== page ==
Narrative in Social Media: Buy Canadian or Die Trying?

We have often heard the phrases like, “buy Canadian” or “don’t buy from countries plagued by human rights violations.” Are these words strong enough to withstand the competing mainstream narrative? The strength of the local economy depends on individuals buying locally produced goods, but the paradox is that the mainstream advertising is well funded by foreign made goods. Many Canadians trying to make ends meet, will tell you that they simply cannot afford to buy made in Canada, and that reason alone outweighs any attempt to boycott. The intertwined dichotomies of narratives between blogosphere and mainstream makes it difficult to see the other possible existing narratives. In my following personal story, I will attempt to change the old narrative by contrasting what is at stake if we refuse to buy Canadian and what we stand to gain in doing the opposite. What if the narrative for buying Canadian was to get rich or help you become wealthy? Would that get your attention?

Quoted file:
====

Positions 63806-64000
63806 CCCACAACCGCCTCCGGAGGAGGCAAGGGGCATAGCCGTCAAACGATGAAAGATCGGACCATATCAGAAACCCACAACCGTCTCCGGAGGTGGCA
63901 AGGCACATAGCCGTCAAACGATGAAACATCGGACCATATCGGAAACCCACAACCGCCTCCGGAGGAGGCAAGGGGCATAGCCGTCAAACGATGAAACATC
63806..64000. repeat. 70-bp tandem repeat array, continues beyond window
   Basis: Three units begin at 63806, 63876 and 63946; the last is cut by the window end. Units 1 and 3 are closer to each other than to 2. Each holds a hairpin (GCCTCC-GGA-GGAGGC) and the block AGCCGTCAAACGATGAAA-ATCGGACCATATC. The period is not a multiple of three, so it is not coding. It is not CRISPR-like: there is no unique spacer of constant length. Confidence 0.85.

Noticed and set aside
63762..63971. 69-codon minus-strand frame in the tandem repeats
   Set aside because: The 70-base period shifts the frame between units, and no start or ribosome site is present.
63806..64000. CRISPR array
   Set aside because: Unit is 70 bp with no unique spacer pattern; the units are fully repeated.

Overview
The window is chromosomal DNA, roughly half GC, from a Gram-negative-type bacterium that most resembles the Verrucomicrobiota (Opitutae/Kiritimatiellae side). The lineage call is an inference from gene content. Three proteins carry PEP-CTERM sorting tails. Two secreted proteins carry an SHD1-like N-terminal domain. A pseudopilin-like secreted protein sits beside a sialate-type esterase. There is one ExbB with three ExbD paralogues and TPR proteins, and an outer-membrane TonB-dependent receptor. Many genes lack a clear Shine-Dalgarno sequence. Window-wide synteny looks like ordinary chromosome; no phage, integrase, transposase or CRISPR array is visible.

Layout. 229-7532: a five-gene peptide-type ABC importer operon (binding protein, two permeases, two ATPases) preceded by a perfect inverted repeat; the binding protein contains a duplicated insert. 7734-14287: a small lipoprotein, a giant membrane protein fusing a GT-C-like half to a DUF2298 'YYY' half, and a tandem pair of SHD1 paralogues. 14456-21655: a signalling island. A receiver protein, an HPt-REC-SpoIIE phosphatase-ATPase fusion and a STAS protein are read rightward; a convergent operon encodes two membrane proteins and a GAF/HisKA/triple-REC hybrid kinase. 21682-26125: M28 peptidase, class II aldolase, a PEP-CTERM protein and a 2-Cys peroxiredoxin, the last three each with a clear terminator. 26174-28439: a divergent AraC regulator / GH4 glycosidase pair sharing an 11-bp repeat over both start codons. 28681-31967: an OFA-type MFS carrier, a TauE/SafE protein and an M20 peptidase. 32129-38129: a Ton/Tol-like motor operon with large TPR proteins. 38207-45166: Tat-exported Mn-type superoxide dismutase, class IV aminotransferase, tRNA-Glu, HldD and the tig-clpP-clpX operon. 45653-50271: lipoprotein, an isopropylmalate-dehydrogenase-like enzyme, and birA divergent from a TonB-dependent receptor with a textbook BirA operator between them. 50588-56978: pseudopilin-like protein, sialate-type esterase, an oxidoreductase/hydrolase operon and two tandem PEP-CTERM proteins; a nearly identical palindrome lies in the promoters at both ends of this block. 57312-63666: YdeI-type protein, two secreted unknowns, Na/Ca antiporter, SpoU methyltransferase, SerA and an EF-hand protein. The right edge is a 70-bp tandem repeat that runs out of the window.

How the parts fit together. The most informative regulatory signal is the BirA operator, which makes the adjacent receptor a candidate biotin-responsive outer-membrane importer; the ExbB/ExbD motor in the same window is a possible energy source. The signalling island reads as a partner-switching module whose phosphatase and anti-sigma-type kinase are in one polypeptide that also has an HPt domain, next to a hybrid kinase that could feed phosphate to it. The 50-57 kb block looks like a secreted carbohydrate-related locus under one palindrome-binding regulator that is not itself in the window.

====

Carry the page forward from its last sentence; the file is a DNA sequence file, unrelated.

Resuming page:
What happens when you don’t buy Canadian? 
Image By Matthew Lightstorm

The Canadian furniture manufacturing industry is a good example of how a once thriving industry was made virtually non-existent in less than 50 years after WWII. I recall asking my grandfather why furniture back in the 50’s was so expensive, particularly the $350 couch he was sitting on which was a 4 seater French Provincial. The couch was a real work of art, boasting a silk textured golden embroidered olive green fabric, hand carved cherry wood with beautifully curved legs and arms from all viewable sides; where only a selected few would be worthy to sit on this beauty and experience its intimacy.

I would ask him why they do not make these types of couches nowadays? He would answer, “do you know how much extra wood they had to use to make those beautiful cherry wood curves? It is just not feasible to make these furniture pieces any longer.” The expert woodworking artist once had the liberty of handcrafting furniture that would last forever. A larger quantity of wood was required to allow for the wide angles and curves which would make part of the exterior appearance. This higher cost could only be justified by the consumer willing to pay $350 for a luxury couch in 1951, while the average annual Canadian salary was $8,644 relative to purchasing power, according to Canadian Council on Social Development.  On a side note, I also found it interesting to wonder how many of the items listed back in the 1950’s where produced locally in the USA, as published in the Fraser Federal Reserve History archives.